7 Tips For Environmentally Friendly Travel
Travel is the best way to truly appreciate all of the wonders of the world. From natural landscapes to man-made cities, there’s so much you could possibly see. You’d better act fast, though, because a number of places — from Venice, Italy, to the Galápagos Islands — are endangered due to climate change, deforestation and other sources of human devastation. And somewhat ironically, travel and tourism contribute to the destruction of the very places people are visiting. To address this, many people are taking steps to embark on more environmentally friendly travel.
You don’t necessarily have to rearrange your whole trip to embrace environmentally friendly travel. Here are a few steps you can take to lower your negative impact on the environment. We ordered them from the easiest to the hardest tasks to incorporate into your life, and we encourage you to think of your own eco-friendly ideas!
1. Pack Reusable Items, Not Disposable Ones
Traveling can involve a lot of disposable items. From travel-sized toiletries to the plastic water bottles people buy while walking around, it can add up to a lot of single-use trash. Whenever you can, try to find reusable items, including bags, water bottles and shampoo containers.
2. Public Transportation Is Your Friend
While ride-hailing apps like Uber and Lyft have many indispensable uses, they’ve also put a lot of cars on the road and added to automobile pollution. It can be tempting to just call a car after a long day of walking around the city, but it’s definitely worth it to learn how to use the local public transportation. Not only is this better for the planet, but it’ll probably also save you money and make you a more resourceful tourist.
3. Find Environmentally Friendly Places To Stay
Hotels can be pretty horrendous for the surrounding environment. They’re massive buildings meant to house the population of a small town, and so it’s not too surprising that they can use huge amounts of water and energy. To help reduce their carbon footprint, some hotels are taking steps to incorporate reusable energy and cut down on waste. When you’re booking a hotel, it can be worth it to see which ones are doing the most to preserve the environment. You can also take advantage of some hotel programs that allow you to opt out of getting new towels every day, which cuts down on the water and energy used to wash them.
4. Know The Backstory About The Tours And Other Services You’re Booking
We’ve written before about how you should always try to look into the activities you’re booking because some companies don’t necessarily respect local cultures and history. The same goes for making sure the tours you’re going on actually care about the environments you’ll be visiting. Culture and environment go hand in hand, and you’ll want to find places to support both. (You can also scroll on down to tip 7 to learn about ecotourism.)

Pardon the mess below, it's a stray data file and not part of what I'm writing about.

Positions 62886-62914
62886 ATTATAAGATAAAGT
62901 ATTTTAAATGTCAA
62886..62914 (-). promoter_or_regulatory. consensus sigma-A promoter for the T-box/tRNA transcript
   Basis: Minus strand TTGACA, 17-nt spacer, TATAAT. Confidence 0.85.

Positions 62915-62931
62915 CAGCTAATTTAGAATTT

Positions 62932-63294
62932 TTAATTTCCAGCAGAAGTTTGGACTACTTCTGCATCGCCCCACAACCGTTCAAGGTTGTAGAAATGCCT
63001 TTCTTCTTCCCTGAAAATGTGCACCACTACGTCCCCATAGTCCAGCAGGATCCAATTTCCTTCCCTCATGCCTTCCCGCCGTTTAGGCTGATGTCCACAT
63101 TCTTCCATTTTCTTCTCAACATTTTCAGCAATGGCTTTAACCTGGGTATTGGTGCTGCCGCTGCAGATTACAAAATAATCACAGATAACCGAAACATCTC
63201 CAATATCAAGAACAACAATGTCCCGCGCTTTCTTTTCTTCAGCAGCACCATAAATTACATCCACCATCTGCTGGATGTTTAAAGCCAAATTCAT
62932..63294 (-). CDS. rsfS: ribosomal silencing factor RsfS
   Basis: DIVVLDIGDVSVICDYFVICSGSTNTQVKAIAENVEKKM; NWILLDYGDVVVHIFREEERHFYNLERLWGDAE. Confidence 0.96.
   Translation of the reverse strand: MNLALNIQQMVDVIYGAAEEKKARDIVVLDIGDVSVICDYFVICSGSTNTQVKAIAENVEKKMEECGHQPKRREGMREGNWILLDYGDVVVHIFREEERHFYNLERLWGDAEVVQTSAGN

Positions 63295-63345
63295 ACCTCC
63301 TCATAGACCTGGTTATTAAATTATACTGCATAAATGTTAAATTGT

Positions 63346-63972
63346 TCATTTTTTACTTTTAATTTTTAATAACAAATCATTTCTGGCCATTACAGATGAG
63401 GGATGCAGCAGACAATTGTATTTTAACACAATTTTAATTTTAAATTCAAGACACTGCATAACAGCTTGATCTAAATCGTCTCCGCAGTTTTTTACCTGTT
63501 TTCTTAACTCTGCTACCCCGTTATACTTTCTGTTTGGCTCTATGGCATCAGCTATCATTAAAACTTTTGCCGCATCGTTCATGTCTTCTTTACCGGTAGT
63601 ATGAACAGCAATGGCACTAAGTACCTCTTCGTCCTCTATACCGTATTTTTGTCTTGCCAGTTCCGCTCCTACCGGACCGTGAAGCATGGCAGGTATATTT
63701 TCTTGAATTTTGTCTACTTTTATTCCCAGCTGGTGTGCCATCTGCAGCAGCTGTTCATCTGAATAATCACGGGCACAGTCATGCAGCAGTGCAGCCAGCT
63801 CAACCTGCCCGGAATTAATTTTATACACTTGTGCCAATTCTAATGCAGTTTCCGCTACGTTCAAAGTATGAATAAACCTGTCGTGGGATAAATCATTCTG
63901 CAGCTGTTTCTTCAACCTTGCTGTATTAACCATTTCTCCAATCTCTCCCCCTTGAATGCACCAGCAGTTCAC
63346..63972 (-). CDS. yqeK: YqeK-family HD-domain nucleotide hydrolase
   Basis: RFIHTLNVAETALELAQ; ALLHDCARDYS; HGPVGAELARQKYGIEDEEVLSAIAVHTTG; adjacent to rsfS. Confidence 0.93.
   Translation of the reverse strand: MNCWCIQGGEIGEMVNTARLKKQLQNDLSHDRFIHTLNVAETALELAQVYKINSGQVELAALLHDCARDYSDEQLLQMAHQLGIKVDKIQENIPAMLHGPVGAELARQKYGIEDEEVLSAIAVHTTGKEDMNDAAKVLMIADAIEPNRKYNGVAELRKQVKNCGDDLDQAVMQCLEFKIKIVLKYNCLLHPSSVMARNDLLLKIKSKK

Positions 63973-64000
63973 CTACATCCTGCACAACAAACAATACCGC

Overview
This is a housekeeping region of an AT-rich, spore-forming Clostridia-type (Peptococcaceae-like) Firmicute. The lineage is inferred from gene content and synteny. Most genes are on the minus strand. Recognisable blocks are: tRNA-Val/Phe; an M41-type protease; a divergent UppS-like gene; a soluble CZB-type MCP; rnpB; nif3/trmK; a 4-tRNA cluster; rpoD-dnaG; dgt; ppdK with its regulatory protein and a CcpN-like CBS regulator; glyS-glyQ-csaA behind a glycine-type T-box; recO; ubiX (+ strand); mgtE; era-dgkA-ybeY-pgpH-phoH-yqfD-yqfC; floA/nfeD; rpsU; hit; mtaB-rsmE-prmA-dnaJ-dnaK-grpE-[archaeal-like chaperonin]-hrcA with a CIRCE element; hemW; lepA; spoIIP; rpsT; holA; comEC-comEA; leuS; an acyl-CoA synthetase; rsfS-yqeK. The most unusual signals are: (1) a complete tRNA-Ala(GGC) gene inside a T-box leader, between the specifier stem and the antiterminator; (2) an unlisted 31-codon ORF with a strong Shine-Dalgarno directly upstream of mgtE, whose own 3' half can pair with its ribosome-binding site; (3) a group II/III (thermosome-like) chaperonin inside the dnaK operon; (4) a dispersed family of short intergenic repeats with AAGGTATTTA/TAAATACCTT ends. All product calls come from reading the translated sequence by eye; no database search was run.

5. For Longer Stays, Learn About Local Recycling
If you’re going to be staying somewhere for a while, maybe even staying in an Airbnb, you can do a bit more research to partake in environmentally friendly travel. Every country handles recycling differently, and you’ll want to find out which items are actually recyclable and which aren’t. This can be a little tricky at first — it’s hard enough to keep track of what’s recyclable in your home country — but recycling is an important consideration.
6. Fly As Little As Possible
Flight is one of the most incredible accomplishments in all of human history. Unfortunately, planes are incredibly bad for the environment. We know it’s very hard to cut flying out entirely, but there are definitely ways to avoid it sometimes. If you can take a train instead, that’s almost always the more environmentally friendly travel option. And while we don’t want to tell you to not travel, avoiding transatlantic flights when they’re not necessary is one of the better things you can do for the planet.
7. Build Your Trip Around The Environment
Really want to make a commitment to a trip that’s good for the environment? Then you might want to explore the growing landscape of ecotourism. Ecotourism is about designing trips that benefit both the tourists and the places and people being visited. You can travel to some of the most beautiful places on earth and learn about the efforts being made to conserve them. If you can, this is your best option to appreciate the world around you and do your part to make sure there’s still a world to appreciate a century from now.